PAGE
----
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Mowers are humming, and flowerbeds are blooming on the Michigan State University campus, but Gerry Dobbs has snow and ice removal on his mind.
“When you’re in this business, you have to plan at least two or three seasons ahead of time,” says Dobbs, Michigan State’s landscape services manager. “I want to make sure that we have a head start on getting the equipment that we need at a price that we need.”
Whether it is tweaking snow and ice plans, maintaining equipment, purchasing anti-icing and deicing chemicals, or training employees, managers know preparing early for snow and ice operations is key to a successful winter.
When snow starts flying and ice begins to form, front-line workers must be able to react and respond. Summer is a good time for workers to familiarize themselves with changing landscapes and hardscape items, as well as new equipment.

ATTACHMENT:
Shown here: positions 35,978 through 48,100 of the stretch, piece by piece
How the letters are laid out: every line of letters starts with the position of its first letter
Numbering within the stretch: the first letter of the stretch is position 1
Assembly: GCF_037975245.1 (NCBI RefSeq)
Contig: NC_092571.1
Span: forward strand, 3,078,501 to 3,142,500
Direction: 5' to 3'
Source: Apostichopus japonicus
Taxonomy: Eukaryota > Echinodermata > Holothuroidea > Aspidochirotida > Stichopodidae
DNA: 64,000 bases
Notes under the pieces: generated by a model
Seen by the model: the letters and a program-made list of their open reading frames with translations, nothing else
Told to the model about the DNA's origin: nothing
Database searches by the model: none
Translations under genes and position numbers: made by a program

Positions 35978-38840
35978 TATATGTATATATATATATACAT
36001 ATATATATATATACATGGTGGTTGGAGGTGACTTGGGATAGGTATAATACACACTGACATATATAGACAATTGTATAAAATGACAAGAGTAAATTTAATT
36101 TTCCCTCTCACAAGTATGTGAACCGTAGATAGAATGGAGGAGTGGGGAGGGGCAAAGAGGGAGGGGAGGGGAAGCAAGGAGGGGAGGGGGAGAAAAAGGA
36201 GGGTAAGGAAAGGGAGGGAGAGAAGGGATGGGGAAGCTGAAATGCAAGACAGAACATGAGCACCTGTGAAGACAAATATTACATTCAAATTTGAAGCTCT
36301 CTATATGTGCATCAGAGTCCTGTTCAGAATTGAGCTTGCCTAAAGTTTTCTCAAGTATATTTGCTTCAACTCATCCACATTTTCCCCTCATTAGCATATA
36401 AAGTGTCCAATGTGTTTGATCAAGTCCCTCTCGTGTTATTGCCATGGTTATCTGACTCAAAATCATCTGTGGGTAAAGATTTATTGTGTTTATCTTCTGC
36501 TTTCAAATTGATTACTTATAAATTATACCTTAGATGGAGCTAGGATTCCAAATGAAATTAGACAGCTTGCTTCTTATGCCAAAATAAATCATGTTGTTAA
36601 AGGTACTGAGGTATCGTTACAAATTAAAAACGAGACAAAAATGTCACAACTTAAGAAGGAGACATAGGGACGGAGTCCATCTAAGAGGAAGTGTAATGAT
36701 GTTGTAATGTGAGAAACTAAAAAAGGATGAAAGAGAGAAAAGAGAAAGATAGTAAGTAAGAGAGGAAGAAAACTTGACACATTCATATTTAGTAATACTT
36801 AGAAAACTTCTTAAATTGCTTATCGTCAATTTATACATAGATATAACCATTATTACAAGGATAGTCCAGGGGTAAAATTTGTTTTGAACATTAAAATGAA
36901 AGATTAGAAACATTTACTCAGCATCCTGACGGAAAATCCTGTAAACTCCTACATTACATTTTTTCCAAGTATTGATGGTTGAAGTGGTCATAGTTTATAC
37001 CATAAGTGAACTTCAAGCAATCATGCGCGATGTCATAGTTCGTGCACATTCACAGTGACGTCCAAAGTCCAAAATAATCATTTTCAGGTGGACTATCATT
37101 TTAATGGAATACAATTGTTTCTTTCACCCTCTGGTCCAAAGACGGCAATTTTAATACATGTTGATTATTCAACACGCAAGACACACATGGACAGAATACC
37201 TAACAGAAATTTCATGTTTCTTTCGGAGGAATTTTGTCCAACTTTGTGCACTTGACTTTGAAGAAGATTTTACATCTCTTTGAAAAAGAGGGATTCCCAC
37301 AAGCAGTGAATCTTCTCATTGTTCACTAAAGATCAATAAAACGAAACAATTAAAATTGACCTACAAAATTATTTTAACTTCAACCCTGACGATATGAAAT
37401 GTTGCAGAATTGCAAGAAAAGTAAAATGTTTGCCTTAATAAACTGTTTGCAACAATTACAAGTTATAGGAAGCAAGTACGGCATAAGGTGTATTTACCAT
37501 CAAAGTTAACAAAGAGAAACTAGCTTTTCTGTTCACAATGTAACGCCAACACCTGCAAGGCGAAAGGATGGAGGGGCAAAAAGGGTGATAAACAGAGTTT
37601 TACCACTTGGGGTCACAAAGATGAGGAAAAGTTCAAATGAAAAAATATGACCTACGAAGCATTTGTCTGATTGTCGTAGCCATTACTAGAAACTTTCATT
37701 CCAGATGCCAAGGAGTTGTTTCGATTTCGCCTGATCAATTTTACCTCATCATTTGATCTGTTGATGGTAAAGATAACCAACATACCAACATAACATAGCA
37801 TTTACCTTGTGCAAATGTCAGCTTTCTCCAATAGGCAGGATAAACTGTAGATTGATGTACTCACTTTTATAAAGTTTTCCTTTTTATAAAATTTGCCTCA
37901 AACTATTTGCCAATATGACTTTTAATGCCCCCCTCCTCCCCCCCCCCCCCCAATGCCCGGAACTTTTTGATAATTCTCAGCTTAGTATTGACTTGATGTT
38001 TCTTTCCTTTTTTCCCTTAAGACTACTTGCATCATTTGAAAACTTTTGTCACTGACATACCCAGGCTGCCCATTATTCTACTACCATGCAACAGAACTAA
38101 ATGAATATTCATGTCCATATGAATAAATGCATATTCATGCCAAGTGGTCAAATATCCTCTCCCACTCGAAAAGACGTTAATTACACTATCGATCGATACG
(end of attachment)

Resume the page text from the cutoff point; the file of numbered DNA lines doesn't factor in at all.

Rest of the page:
“We set up this field-day training that involves everything from how to fuel up properly to how you hook a trailer up properly,” says Dobbs, who employs 50 full-time workers, six supervisors and a handful of seasonal employees to remove snow and ice. “We involved our front-line staff to help develop a station that each person had to go through and had to pass before they could go out here and work.”
Money to replace equipment in facilities is limited more than ever, so managers need to ensure workers can operate equipment properly to extend a unit’s life cycle.
“They don’t even get to learn how to drive the equipment until they understand it and do a pre-trip,” says Mark Selivan, manager of grounds with Johns Hopkins University in Baltimore. “There’s a checklist that you have to look over before you turn that key. Until they can prove to me that they know how to do that correctly, they don’t even get to learn how to use that piece of equipment.”
Snow and Ice Removal: Train Equipment Operators in the Summer